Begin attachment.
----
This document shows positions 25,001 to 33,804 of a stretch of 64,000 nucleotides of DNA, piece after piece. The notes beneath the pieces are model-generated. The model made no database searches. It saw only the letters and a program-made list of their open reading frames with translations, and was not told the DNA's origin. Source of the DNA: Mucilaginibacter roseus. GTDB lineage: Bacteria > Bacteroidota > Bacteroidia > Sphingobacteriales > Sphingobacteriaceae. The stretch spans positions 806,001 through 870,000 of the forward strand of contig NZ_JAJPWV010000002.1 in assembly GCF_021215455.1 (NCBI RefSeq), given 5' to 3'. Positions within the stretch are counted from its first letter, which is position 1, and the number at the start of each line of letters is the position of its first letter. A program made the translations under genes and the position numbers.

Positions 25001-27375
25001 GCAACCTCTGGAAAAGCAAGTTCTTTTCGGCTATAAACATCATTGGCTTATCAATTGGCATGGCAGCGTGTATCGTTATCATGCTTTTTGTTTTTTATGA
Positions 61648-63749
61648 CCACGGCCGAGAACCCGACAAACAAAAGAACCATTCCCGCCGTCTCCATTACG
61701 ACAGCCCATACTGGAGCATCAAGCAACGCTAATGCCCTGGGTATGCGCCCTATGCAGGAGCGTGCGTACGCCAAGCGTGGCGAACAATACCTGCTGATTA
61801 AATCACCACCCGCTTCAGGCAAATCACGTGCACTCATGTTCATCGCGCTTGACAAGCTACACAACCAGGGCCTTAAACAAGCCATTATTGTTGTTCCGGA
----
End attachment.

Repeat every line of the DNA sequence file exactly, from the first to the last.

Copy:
This document shows positions 25,001 to 33,804 of a stretch of 64,000 nucleotides of DNA, piece after piece. The notes beneath the pieces are model-generated. The model made no database searches. It saw only the letters and a program-made list of their open reading frames with translations, and was not told the DNA's origin. Source of the DNA: Mucilaginibacter roseus. GTDB lineage: Bacteria > Bacteroidota > Bacteroidia > Sphingobacteriales > Sphingobacteriaceae. The stretch spans positions 806,001 through 870,000 of the forward strand of contig NZ_JAJPWV010000002.1 in assembly GCF_021215455.1 (NCBI RefSeq), given 5' to 3'. Positions within the stretch are counted from its first letter, which is position 1, and the number at the start of each line of letters is the position of its first letter. A program made the translations under genes and the position numbers.

Positions 25001-27375
25001 GCAACCTCTGGAAAAGCAAGTTCTTTTCGGCTATAAACATCATTGGCTTATCAATTGGCATGGCAGCGTGTATCGTTATCATGCTTTTTGTTTTTTATGA
Positions 61648-63749
61648 CCACGGCCGAGAACCCGACAAACAAAAGAACCATTCCCGCCGTCTCCATTACG
61701 ACAGCCCATACTGGAGCATCAAGCAACGCTAATGCCCTGGGTATGCGCCCTATGCAGGAGCGTGCGTACGCCAAGCGTGGCGAACAATACCTGCTGATTA
61801 AATCACCACCCGCTTCAGGCAAATCACGTGCACTCATGTTCATCGCGCTTGACAAGCTACACAACCAGGGCCTTAAACAAGCCATTATTGTTGTTCCGGA